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    I've drank a lot of Cantillon in my day and have never detected any acetic character. I love their fruit lambics fresh or aged, but as many have stated the character does change over time. Older bottles are dryer, flatter, more brett-funky and more sour. My 07' Lou pepe gueuzes are almost totally flat now, and are less sour than a fresh classic gueuze for example. The Cantillon lambics with more delicate fruits (Fou foune, Vigneronne) seem to be best fresher, but they're always delicious IMO.
     
  38. tbadiuk

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    This thread has a lot of good info. that that matches my experiences. I'd only like to add regarding Lou Pepe Kriek:

    - I drink a lot of Lou Pepe Kriek, 2007 is my favoriate vintage, 2008 a close 2nd, 2009 a WTF this isn't in the same league, and pre-2007 I'm all out so I'll just pretend that one no longer exists. :p For 2007 and 2008, I don't get the extreme sour thing at all. Very funky with a nice bite, yes, but not overly sour. I find 3 year old Gambrinus is a lot more sour that 2007 LP-K at this point.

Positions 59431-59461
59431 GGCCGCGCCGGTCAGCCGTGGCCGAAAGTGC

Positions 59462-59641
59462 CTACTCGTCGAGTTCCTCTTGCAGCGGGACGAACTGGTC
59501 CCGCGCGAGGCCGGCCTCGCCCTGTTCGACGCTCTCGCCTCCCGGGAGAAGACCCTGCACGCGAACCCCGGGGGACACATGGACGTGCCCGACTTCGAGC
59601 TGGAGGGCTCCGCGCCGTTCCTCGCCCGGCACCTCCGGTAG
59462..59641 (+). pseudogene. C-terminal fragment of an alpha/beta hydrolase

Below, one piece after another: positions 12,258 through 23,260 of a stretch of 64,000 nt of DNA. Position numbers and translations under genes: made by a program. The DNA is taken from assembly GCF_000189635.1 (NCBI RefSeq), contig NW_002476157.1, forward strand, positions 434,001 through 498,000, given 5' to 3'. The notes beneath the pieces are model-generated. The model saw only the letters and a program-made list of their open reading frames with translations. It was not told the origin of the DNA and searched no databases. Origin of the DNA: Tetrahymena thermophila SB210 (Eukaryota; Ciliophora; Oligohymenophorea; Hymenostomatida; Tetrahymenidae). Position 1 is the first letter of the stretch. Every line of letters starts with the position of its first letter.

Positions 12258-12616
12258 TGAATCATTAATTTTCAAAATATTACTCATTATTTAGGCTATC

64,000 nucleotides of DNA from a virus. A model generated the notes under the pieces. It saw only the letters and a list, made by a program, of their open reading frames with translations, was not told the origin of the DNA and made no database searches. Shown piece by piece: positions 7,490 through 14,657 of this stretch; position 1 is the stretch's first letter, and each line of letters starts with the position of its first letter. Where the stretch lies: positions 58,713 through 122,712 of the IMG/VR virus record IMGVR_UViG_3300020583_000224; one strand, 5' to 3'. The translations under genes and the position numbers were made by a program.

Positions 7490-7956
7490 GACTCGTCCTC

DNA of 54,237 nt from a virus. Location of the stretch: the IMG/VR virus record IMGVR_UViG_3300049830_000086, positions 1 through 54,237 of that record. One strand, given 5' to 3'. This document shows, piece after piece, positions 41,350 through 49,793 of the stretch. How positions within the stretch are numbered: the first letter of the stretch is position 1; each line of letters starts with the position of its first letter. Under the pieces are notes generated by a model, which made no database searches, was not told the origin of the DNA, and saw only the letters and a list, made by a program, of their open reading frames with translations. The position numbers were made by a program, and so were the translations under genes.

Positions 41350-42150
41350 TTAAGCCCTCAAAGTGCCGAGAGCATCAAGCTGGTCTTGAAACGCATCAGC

- Everyone always says that the cherry flavour fades. I had an epiphany a while back. It's not so much that the fruit fades (it does, but fades might not be the right word, changes is probably more accurate), but that the funk/sour intensifies and masks that fruit taste. This starts to really kick in at the 1 year point and on.

    Also, Lou Pepe Framboise is hardcore after a year or two. Develops the sour/acid thing much quicker than LP-K. Like on a different planet after about the 2.5 year point.
     
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  39. tbadiuk

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    I must say over the years I've seen conflicting info coming out of Cantillon. I think they've change their stance to what you write above, as they wanted to stop telling their customers who like aged Krieks "You're doing it wrong!". The old way was not a good business strategy in some ways, customer being always right and all...:p
     
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  40. tbadiuk

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    Not saying your palate is wrong or anything, but there is something amiss here? Are you comparing 2007 LP-K to 2008? Keg or bottle? Because 2008 is simular but with a much stronger cherry finish, but less funk and lively carbonation from what I've found.

    (If there is one beer that I've drank enough to know something about, or at least have an opinion on, it's Lou Pepe Kriek! :p)